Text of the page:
Relatively going back to the future with Doc Einstein

I didn’t join in the Back to the Future fun the other week, on Back to the Future day. I mean, when it comes to time travel, I can join in now. Right?

Packard: 1935. Building: 1932. Photo: 2015.
Packard: 1935. Building: 1932. Photo: 2015. Maybe.

It was a pretty cool series. I never saw the second one, but I saw the first and the third – the latter a couple of times. And I got to thinking. Can you actually time travel? Stephen Hawking says no – in a 1992 paper he proposed that, despite various possible exotic solutions in Einstein’s equations, the laws of physics actually prevent time-travel at macro-scale.

But that doesn’t stop us thinking about time. A lot of the way we think about time is actually to do with a collision between our perception and the laws of physics. There are actually several ways we can perceive and think about time. Only one of them is what our friend Dr Einstein knew about.

So time is just an illusion?

This darling of the pop-quantum set pops up, often. Apparently time doesn’t exist, it’s all in the mind. The idea flows from the way our consciousness operates – you know, six hours spent doing something interesting moves faster than six hours spent doing a maths exam. Or you can tick away the dull days, frittering and wasting the hours, only to find that ten years have somehow disappeared.

Mix that with pop-misunderstandings of the way quantum physics works (a conflation of the way the observation paradox is presented, versus the way it actually works) and the stage is set to suppose time doesn’t exist – it’s all in our minds. Right? Wrong. Yes, we have varying perceptions of the passage of it, and our sense of it passing is also informed by our memory. But this ‘personally conscious perception’ isn’t the time that Einstein knew about.

But at least you can travel through time like you can through space?

Not according to Stephen Hawking. Still, this is the quintessential core of every sci-fi time travel story, from H G Wells’ The Time Machine to Dr Who and, of course, that trilogy of movies that return to the future. And a lot more besides. But the idea has a few problems. One of them is that it violates the laws of conservation of energy. The other is a practical one. Remember that scene in Back to the Future III where they’re pushing the DeLorean along an 1880s railway track that ends in an abyss? According to Doc, the car won’t plunge because the bridge exists in the time it’s going to. Clever, right?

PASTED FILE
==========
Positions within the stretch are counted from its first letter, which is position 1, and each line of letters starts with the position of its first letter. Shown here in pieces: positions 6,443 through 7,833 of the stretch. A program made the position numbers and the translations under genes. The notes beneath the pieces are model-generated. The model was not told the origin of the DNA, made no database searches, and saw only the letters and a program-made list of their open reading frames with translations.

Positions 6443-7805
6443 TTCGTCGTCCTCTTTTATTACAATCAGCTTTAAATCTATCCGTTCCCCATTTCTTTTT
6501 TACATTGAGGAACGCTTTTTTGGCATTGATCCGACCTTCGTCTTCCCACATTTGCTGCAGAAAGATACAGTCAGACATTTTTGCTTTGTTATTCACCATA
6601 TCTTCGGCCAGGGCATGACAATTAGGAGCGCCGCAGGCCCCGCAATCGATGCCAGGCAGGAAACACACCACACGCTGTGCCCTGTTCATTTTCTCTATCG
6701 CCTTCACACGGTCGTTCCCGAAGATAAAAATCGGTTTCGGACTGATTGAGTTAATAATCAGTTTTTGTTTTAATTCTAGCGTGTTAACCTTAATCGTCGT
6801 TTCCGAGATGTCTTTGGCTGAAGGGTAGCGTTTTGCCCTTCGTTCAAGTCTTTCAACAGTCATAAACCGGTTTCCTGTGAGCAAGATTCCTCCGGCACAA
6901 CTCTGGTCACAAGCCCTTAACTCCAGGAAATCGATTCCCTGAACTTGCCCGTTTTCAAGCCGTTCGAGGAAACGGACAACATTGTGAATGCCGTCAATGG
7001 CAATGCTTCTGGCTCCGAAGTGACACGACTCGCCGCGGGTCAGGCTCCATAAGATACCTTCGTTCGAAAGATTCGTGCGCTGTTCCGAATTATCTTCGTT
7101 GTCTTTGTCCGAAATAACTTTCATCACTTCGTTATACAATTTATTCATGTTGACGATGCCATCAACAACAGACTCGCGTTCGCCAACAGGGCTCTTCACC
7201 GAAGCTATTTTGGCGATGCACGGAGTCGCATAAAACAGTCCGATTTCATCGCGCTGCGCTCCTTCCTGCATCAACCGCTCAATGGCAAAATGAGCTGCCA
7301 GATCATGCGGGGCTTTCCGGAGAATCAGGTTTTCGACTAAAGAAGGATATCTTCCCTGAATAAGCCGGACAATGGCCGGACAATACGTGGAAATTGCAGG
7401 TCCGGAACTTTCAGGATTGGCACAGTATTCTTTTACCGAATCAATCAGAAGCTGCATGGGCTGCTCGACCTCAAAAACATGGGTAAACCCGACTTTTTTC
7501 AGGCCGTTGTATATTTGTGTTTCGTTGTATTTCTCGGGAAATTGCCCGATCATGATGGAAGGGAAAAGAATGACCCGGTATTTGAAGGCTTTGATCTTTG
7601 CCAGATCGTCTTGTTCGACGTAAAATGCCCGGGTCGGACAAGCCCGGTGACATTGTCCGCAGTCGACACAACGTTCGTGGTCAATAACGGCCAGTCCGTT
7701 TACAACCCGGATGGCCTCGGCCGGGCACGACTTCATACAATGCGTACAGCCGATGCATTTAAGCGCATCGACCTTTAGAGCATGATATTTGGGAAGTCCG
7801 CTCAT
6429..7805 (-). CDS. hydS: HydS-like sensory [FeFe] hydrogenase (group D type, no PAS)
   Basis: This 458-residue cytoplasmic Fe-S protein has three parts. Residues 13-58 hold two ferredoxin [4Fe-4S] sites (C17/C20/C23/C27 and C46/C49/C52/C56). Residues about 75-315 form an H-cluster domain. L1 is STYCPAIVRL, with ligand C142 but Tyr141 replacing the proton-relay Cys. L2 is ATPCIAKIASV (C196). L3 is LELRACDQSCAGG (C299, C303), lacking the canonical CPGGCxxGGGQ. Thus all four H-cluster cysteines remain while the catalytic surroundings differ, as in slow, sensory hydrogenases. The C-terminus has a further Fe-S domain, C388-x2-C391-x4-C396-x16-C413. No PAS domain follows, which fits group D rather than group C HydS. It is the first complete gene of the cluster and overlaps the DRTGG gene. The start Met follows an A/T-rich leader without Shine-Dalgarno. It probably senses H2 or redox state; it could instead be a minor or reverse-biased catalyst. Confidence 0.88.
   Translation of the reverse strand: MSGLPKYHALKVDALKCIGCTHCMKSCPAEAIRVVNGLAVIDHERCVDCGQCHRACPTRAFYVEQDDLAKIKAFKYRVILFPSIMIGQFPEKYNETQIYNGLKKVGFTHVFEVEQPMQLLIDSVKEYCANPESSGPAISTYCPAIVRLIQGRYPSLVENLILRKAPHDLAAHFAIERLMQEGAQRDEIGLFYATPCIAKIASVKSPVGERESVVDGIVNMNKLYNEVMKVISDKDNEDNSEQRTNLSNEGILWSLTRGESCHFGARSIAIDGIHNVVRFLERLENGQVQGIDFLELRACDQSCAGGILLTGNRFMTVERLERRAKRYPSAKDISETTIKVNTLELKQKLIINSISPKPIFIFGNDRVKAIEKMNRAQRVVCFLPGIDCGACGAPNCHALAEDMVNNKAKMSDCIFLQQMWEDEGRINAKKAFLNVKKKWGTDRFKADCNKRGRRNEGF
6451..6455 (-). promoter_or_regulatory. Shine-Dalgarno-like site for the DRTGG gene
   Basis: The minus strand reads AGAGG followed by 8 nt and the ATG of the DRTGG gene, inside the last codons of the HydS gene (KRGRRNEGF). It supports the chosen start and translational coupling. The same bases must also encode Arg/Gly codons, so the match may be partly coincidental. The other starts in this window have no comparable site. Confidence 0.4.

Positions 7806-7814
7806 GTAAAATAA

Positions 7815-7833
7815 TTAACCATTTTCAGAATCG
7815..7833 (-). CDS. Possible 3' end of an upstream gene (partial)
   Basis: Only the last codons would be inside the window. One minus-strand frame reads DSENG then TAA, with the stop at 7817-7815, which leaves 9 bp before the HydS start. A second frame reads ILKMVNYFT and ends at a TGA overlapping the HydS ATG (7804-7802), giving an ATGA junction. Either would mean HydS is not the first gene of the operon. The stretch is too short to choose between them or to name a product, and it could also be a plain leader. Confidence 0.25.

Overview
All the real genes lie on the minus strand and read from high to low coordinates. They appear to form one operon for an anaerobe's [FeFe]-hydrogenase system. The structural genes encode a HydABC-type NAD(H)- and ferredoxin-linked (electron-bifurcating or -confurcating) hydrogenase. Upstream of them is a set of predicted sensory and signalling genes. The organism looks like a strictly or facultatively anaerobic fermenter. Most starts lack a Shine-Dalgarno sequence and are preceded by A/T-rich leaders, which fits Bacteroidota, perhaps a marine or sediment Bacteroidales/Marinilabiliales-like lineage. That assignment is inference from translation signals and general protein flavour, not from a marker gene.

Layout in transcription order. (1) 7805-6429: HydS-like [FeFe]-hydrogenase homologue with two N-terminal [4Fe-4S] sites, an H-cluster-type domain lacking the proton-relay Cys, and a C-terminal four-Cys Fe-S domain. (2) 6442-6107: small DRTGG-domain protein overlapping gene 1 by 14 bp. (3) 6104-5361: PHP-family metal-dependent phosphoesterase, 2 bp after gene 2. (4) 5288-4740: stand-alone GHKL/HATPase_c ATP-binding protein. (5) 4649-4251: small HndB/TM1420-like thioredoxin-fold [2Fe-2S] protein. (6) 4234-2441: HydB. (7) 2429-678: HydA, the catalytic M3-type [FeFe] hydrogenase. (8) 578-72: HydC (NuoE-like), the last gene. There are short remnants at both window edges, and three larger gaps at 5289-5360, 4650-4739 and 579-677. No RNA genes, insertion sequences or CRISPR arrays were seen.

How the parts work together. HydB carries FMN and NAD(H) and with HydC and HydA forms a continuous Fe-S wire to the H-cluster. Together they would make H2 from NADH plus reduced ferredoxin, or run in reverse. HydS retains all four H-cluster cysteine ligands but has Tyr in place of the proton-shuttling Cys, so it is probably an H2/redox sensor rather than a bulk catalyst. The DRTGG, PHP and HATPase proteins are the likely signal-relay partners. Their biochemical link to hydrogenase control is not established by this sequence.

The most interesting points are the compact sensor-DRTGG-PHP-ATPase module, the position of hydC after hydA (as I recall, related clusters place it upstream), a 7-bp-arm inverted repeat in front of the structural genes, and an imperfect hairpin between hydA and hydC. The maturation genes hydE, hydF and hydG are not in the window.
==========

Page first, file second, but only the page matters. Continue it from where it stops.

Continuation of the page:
Actually…no. Earth moves – and fairly quickly (it’s whipping around the Sun at around 30 km/sec, the Sun moves, the galaxy moves…yah). Jump forward a century in the same spatial point, and you won’t end up rolling across a bridge. You’ll be in deep space – Earth is long gone from that spatial point. To travel through time properly, your time machine also has to be a space machine – something, in fact, that can travel through Time And Relative Dimensions In Space. I know what I said.

What time actually does according to Dr Einstein

Albert Einstein lecturing in 1921 - after he'd published both the Special and General Theories of Relativity. Public domain, via Wikimedia Commons.
Albert Einstein lecturing in 1921 – after he’d published both the Special and General Theories of Relativity. Public domain, via Wikimedia Commons.

Both the ‘pop-quantum’ and ‘science-fiction’ versions of time, generally, suppose that it is some kind of separate entity – one way or another. But it isn’t. Not according to Albert Einstein, who analysed the whole thing in his theories of Special and General Relativity, over a century ago. Space and time and entwined elements. Bend space with sufficient mass or energy, and the rate at which time passes shifts. Accelerate towards the speed of time – which is also the speed of electromagnetic energy – and the same thing happens.

Time, in short, is integral to the universe – and that’s why we refer to Einsteinian ‘space-time’. But there’s more. According to Einstein, we are moving through time at light-speed, as if down a road. The future, by implication, is determined: but more crucially, the rate at which time passes varies, depending on your relative velocity to each other (these theories were all about relativity…)